sirenia sirenia

by Peter DeWolf

He leans back in the desk chair in his home office.

He clicks on “Inbox” in his Gmail.

He spins around in his chair.

He clicks on “Inbox” again.

As he spins again, he realizes how silly it is to keep clicking “Inbox” when Gmail automatically checks for new mail.

He clicks on “Inbox” again.

She stands in the doorway.

“This?” she asks, with an expression that says she's already made up her mind.

“Perfection.  Nobody does sexycute like you,” he smiles, all smittenboots.

“You always say that,” she replies, fussing with one of the sleeves.

He always does.  It's always true.

And she disappears again.

He spins around in his desk chair.

section break

He holds the door open for her.  She takes one more look in the mirror, then quickly removes the offending headband.

She stands on her tip toes, kisses him, and then walks out the front door.

He follows.

He grabs her hand as they walk up the driveway.

“I don't see what the big rush is,” she says.  “We're just going for a walk.”

“We're pretty close to the ocean.  I was hoping there'd still be land to walk on.  Erosion and all.”

“I wasn't taking that long…”

“Plus tectonic shift…”

“You're kind of a dork,” she points out.

He kisses her on top of the head.

They turn west at the end of the driveway.

A little ways down the road, they see a girl walking towards them.  She's somewhere in her teens and carrying something.

As the girl gets closer, they see it's a picnic basket.

The girl stops right in front of them, blocking their progress.

She sits the basket down.

Then the girl dances.  Some kind of Celtic dance.  Around the basket.  Around them.

Then stops, smiles and walks away.

He picks up the basket and starts walking again.

She catches up, wrapping her arm around his.

“What WAS that?” she asks.

“Looked like The Highland Fling.”

“Oh…. Okay.  Wait.  What?”

They keep walking.  She looks back over her shoulder.

They hear two little boys — probably ten years old — before they see them coming towards them.

The boys are laughing and roughhousing.

He stops.  She does too — after bumping into him.

The little boys run what looks like a basketball play.

He holds out the basket.

The first little boy shoots a round object and it goes directly in.

The second little boy shoots, but he has to move the basket a little to catch it.

They then high five each other and run off down the street.

She's even more confused.

They turn a corner to the lane leading down to the harbour.

A man in a trench coat steps out of the shadows.

She giggles.

“You wanna see what I have under my coat,” the man asks.

Without waiting for a reply, he throws open the coat…

He's wearing shorts and a t-shirt.

But he pulls a bottle of wine out of an inside pocket.

The flasher places the bottle in the basket, takes her hand and gives it a kiss, closes his jacket, and disappears back into the shadows.

She turns and smiles.

He takes her hand and leads her down the lane.

As they get closer to the water, she shivers a little.

“Babe, I should have dressed warmer.”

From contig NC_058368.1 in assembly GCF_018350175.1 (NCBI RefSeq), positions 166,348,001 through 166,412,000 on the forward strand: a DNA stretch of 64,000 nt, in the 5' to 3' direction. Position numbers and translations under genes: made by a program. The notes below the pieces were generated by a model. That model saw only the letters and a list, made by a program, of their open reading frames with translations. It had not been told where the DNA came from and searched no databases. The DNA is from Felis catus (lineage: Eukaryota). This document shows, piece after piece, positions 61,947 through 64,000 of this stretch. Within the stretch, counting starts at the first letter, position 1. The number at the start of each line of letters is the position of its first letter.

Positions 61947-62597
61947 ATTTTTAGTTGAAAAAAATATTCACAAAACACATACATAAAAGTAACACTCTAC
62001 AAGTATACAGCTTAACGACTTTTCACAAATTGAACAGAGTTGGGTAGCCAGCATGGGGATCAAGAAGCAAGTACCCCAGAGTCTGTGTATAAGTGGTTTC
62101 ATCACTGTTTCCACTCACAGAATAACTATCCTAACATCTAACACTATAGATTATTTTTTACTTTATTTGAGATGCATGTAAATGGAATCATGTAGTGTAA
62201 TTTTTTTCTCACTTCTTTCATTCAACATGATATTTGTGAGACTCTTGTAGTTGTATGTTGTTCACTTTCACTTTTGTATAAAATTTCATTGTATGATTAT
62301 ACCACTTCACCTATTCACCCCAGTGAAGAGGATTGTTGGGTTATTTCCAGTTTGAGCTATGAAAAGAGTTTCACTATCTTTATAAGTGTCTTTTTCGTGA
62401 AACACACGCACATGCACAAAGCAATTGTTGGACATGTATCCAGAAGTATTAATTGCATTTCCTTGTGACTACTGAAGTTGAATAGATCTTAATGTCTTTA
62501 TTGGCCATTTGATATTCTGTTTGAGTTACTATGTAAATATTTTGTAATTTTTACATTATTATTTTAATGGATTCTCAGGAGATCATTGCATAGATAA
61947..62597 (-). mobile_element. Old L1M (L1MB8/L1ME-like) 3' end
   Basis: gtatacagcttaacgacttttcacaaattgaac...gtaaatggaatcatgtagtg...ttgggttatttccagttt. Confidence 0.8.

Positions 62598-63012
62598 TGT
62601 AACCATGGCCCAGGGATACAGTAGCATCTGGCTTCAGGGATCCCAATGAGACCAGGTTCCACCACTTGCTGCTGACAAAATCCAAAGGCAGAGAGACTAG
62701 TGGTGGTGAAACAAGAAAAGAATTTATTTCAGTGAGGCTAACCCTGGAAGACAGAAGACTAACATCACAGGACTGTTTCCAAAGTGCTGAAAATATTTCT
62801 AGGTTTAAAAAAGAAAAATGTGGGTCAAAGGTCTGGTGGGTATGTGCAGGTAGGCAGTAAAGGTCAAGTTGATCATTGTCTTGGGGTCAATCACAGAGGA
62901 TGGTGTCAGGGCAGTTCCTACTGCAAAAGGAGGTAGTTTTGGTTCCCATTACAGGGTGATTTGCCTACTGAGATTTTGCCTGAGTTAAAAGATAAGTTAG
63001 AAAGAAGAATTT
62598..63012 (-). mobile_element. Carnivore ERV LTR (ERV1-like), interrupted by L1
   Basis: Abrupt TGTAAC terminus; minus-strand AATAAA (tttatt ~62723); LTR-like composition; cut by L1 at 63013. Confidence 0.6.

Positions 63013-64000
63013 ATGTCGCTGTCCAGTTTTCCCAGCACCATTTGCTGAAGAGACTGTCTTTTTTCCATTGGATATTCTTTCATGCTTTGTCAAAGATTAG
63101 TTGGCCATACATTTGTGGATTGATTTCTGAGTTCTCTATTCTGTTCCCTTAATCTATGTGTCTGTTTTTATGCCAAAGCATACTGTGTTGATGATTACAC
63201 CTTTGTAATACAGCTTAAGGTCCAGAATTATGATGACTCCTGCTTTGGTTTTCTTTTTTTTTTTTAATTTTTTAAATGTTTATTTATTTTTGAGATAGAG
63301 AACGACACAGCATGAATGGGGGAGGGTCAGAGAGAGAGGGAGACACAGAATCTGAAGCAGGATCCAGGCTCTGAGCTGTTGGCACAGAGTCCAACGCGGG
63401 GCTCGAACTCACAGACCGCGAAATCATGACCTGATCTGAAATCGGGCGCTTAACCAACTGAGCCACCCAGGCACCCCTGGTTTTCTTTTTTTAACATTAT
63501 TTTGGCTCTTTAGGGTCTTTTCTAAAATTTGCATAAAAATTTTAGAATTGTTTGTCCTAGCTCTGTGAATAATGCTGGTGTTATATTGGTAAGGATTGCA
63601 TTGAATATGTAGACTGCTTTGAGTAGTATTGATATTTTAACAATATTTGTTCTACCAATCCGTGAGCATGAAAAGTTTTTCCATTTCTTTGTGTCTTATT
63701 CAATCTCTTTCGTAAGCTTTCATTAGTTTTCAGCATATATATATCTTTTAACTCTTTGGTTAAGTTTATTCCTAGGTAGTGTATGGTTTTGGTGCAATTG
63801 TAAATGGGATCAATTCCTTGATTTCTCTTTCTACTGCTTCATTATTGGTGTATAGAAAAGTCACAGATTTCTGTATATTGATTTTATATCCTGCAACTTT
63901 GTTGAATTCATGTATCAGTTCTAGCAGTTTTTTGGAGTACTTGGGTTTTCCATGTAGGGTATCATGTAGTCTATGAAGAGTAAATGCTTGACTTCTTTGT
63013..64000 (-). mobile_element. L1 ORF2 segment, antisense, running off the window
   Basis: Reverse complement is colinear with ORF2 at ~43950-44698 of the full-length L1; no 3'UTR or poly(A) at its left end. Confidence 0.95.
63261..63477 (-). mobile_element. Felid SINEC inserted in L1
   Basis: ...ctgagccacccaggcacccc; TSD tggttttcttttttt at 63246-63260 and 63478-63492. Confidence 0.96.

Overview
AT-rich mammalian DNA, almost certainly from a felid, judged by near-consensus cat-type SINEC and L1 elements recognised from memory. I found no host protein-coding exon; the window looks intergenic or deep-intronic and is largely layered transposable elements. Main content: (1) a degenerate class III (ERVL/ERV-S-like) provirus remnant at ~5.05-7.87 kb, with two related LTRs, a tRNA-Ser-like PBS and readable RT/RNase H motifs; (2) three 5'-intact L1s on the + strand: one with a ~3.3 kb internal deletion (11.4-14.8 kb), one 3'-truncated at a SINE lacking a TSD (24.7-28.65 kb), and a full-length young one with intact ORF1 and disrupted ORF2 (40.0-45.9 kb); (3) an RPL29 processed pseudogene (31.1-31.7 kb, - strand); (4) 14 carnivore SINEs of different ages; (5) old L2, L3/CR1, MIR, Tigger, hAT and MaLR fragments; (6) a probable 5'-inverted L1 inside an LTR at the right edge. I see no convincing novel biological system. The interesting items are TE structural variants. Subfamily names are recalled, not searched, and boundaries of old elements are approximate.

He stops.  He raises a hand over his head.

A teen boy on a mountain bike comes zipping down the lane behind them.  The boy tosses something.  He lets go of her hand to catch it.  He puts the basket down and helps her into her cardigan.

She gives him an impressed “Mmmmm.”

He gives her a little bumsqueeze.

They walk.

She looks at him.

He pretends not to notice.

A woman jogger comes up the lane and meets them.

She runs on the spot for a few moments.

“Lovely night,” joggerlady offers.

They “Yeah” in unison.

Then joggerlady jogs off.

“But… she didn't give us anything,” she says.

“Not everything is about you.  Sheesh.”

She laughs.

They start walking again.

Two oldish ladies approach them.  They are in mid-gossip.  Lots of mentions of “the other one” and “you know what HE'S like.”

The old ladies stop.

The first lady puts a box of crackers in the basket.

The second puts in a beautiful homemade blanket.

Then the ladies start walking again.  “I'm not sure the kid is even his…”

He squeezes her hand and leads her towards the water front.

An old man is getting out of his parked car.

The man passes her a pretty tulip and tells her she's beautiful in French.

She offers a smiley “Merci.”

The old man gets back into his car.

They walk down the steps leading to the shore.

He holds her hand extra tight as they navigate over some slippery rocks.

They arrive at a big rock.

He puts down the basket.  He pulls out the blanket and spreads it over the rock.

He takes her hand and helps her sit down on top of it.

“You're going to go SO lucky tonight,” she informs.

“I already have.”

“That is such a line,” she says with a kiss.  “But I love it.”

“I mean it.”

“I know.”

He takes a wheel of cheese out of the basket and stands it on its side on the blanket so she can see that it is her favourite kind.

The wheel of cheese rolls off and into the water with a PLOOP.

He looks down.  He looks back at her.

Then he takes the second wheel of cheese out of the basket, and puts it flat down on the blanket.

“Sometimes cheese likes to return from whence it came.”

“The ocean?” she asks.

“Sure…  You've heard of sea cows?”

“Sea cows?  That's the story you're going with?”

“Uhm… Yessss.”

“You're a goofball…”

“That's outrageous, madam.”

Waves lap gently on the edge of the rock.

The lighthouse beacon warns and invites.

A waxing crescent moon appears as the clouds call it a night.

And they kiss.